Millennial Homebuyers Want a Yard of Their (Pet’s) Dreams – Here’s How Sellers Can Appeal to Furry Friends
What’s the most important feature millennials are looking for when buying a home? Recent research from the National Association of Landscape Professionals finds a nice-sized lawn is the number 1 priority among those born between 1981 and 1996. Seventy-three percent of millennials currently own a pet, and according to a 2018 realtor.com survey, 75 percent of pet-owning millennial homebuyers surveyed said they would pass on a home if it didn’t meet the needs of their pet. If you plan to boost your home’s curb appeal and backyard before selling, keep in mind potential millennial buyers – and their furry friends – with these tips for a pet-friendly yard:
Muse on Your Mulch
Mulching can be used to create healthy lawns and add aesthetic value – but it can also be harmful to animals if certain chemicals are present in the material. Cocoa bean mulch, for example, can poison dogs since it’s made from cocoa shells. Instead, look for pine, cedar and hemlock mulches.
Planting a few flowers can go a long way. Adding a few different colors into the mix can help create an interesting and inviting atmosphere. Consider taking a look at this list of toxic and non-toxic plants for animals and steer clear of potential troublemakers for future buyers. List and label as many plants as possible. This relatively simple step can have a powerful effect on buyers, whether they’re gardeners or not!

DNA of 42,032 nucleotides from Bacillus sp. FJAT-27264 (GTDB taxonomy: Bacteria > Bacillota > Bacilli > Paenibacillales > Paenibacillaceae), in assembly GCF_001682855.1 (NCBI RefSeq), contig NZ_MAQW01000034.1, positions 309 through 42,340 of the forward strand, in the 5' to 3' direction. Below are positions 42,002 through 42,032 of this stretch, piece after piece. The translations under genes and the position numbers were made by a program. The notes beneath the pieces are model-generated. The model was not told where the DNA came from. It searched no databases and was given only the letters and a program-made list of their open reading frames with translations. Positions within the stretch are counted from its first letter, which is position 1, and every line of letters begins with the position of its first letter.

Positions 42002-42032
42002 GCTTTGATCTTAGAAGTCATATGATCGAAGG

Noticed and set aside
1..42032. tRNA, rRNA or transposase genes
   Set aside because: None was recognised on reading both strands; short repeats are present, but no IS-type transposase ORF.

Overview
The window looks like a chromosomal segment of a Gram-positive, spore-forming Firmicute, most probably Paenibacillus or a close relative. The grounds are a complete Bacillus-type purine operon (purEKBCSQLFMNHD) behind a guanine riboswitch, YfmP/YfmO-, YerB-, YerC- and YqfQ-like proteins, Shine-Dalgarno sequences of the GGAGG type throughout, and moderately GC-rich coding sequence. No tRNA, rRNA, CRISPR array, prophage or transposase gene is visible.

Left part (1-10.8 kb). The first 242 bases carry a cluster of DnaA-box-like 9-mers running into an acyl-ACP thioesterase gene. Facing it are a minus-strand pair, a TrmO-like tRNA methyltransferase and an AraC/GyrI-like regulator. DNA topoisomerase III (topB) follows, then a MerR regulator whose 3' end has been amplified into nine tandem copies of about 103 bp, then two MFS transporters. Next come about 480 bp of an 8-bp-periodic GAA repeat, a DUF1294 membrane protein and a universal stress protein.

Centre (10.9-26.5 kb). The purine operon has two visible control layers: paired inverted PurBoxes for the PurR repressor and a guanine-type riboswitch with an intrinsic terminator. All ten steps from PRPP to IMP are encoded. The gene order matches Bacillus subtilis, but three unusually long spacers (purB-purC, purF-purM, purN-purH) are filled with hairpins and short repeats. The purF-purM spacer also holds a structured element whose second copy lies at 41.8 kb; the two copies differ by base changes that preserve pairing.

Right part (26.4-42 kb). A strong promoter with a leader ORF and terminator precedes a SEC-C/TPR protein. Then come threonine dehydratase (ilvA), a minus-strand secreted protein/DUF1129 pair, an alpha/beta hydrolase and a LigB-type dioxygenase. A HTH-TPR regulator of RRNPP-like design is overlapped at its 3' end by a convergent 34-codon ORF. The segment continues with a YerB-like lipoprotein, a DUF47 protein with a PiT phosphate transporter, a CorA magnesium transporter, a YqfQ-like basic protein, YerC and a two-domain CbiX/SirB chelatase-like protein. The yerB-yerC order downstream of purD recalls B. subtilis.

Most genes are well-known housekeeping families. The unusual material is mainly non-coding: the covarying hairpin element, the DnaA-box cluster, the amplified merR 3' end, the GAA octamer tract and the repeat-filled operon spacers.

Know Your Boundaries
There are a lot of variables to consider when questioning if a fence increases home value. Material, the neighborhood and whether it fits in with the style of your house are all important things to consider – but so is the condition you keep it in! A sturdy backyard fence may inspire buyers with escape-artist furry friends to make an offer.
Many baits for snails, rats and other pests can be fatal for pups. If you must use them to get your backyard sell-ready, think of putting them where a pet couldn’t reach them. Did you know planting lavender, mint, rosemary and other companion plants can be a safe way to keep snails and slugs at bay?
Make ‘Pawsome’ Choices
If adding some paths in your yard is within budget, consider materials that don’t get too hot on a sunny day. Materials should be easy to walk on for both owners and their pets. Concrete, brick, flagstone and smooth rocks are all good choices.
Article originally appeared on RE/MAX.